Day of Wrath (Carl Dreyer, 1943)


Day of Wrath
Made during the second world war by a director who had to flee Nazi-occupied Sweden shortly after making it, this film is claimed to have subtle anti-Nazi themes, though they were perhaps too subtle for me to get; to me, it’s just a good film.

It opens as a healing woman, Herlofs Marte (Anna Svierkier), is forced to flee her house to escape the mob who have arrived to burn her as a witch. She alights on the house of the pastor, Absalon Pederss√łn (Thorkild Roose) to ask his young wife, Anne (Lisbeth Movin) to hide her. Anne is Absolon’s second wife, and is much younger than him. We learn very early on that Herlofs Marte is indeed a witch, as was Anne’s mother, though this fact has been kept from Anne. Anne’s mother was not tried as a witch as Absolon conspired to keep her secret, in return for Anne as his bride. Herlofs Marte is discovered and put on trial, threatening to reveal Anne’s secret if Absolon does not save her.

Absolon’s mother hates Anne (it’s not clear at this point whether she knows of Anne’s secret or just sees Anne as flighty and unworthy of her respected husband) and when Absolon’s son, Martin (Preben Lerdorff Rye) arrives, she is horrified to see Martin and Anne forming a friendship that seems to her to be dangerous and unhealthy. And, when Anne discovers the truth about her heritage, her attitude to Absolon changes dramatically.

This film looks beautiful, shot in a way that makes the monochrome look full of life and shade. It also takes a nuanced view of both the plight of the witches and the fears of the community in which they live. My partner doubted whether Herlofs Marte and Anne were indeed witches, on the bases that witchcraft and Satan aren’t real. On this basis, the Exorcist or the Omen wouldn’t be about the devil either, but I don’t think that argument holds up, correct as the rational basis of it undoubtedly is. I think whether or not you consider them witches is open to question – but everyone in the film seems to take this as evident, including the witches themselves.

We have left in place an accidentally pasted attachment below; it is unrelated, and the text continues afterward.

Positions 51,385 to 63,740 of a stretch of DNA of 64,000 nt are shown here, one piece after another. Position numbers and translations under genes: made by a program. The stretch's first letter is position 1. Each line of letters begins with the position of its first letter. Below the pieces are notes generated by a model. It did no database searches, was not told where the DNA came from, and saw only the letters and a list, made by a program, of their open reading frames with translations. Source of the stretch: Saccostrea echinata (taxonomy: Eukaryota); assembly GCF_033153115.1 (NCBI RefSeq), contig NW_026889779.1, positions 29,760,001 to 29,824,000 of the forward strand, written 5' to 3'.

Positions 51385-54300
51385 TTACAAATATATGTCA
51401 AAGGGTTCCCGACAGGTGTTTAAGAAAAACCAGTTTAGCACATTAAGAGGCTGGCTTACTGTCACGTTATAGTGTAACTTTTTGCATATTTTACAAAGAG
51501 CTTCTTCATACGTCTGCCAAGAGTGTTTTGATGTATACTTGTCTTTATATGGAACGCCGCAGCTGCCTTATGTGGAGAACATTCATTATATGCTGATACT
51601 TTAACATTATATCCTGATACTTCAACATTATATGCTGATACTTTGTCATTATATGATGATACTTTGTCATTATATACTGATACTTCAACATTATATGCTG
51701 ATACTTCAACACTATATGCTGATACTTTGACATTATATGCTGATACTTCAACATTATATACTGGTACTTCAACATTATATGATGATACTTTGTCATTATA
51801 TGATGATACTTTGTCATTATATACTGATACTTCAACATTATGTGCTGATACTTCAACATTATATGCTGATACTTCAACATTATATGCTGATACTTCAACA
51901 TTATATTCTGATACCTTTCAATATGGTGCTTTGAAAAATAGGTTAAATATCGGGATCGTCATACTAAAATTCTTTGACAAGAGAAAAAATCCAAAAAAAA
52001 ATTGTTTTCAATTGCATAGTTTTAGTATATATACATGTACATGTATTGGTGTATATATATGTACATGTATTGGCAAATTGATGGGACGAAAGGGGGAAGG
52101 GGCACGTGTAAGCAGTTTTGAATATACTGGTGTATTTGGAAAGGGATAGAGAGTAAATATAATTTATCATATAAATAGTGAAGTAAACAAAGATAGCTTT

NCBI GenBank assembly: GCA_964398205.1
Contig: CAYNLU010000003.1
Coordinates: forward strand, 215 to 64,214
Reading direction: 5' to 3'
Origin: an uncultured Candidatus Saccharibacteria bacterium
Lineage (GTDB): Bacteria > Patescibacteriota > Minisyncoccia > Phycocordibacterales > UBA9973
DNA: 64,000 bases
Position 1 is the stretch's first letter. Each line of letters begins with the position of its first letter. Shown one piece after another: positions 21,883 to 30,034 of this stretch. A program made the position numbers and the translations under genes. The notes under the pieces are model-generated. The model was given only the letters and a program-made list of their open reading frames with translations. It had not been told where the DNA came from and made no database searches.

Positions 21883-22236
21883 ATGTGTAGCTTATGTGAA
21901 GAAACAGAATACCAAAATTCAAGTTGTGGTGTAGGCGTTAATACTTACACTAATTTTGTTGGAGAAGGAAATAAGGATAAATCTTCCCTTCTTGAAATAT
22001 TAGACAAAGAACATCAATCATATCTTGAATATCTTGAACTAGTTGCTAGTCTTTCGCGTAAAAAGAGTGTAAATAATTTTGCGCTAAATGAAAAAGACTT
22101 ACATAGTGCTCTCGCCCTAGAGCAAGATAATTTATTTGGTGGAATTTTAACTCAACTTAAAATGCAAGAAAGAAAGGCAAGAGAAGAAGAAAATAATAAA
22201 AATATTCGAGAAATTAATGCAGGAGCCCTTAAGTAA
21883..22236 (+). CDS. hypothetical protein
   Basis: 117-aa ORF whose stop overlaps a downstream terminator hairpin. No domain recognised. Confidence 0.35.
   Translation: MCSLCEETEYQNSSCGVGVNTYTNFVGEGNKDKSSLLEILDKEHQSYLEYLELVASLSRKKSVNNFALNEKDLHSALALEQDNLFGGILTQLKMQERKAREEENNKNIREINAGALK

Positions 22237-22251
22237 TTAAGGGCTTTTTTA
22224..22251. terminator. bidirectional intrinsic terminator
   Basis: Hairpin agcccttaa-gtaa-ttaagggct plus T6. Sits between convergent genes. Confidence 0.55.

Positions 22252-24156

The Blood on Satan’s Claw (Piers Haggard, 1971)


Blood on Satan's Claw
A very interesting oddity, indeed, this one.

Set in a 17th Century village, it opens with farm labourer Ralph Gower (Barry Andrews) discovering a strange skeleton whilst ploughing. Fearing it to be demonic, he reports his discovery to his squire who, reluctantly, goes to the site only to find no bones present. Dismissing Ralph’s concerns as those of a primitive ignoramus, the squire takes no further notice. Soon after, the squire’s nephew Peter (Simon Williams) visits with his intended bride. Tragedy follows and it soon transpires that a coven is growing in power, led by the young Angel Blake (Linda Hayden), and the local priest is powerless to prevent it.

The worsening situation comes to the attention of a judge (Patrick Wymark) who starts to make plans to intervene but, in the village, things are getting desperate.

This was a British Film made during the period of decline of British horror movies, though this is made by Tigon rather than Hammer studios. There are plenty of dodgy dialogue, plotting and acting moments to indicate this might not have been the most expensively mounted film of the period. There is the (admittedly appropriate to the subject) nubile nudity you’d expect from a horror of this time. Some of the special effects are risible, and some of the hairstyles too. And yet…

There is a serious attempt to remain true to the period that is really admirable. I’m sure that historians, or enthusiasts of the period, could tear it apart but, to me, this looked surprisingly consistent in its representation of a particular time and place in English history. And there is both a seriousness in the consequences of the horror to the villagers and a consistancy in the beliefs of the people of that time and the way the horror unfolds that helps drive that suspension of disbelief. I was frequently a little scared, and never bored.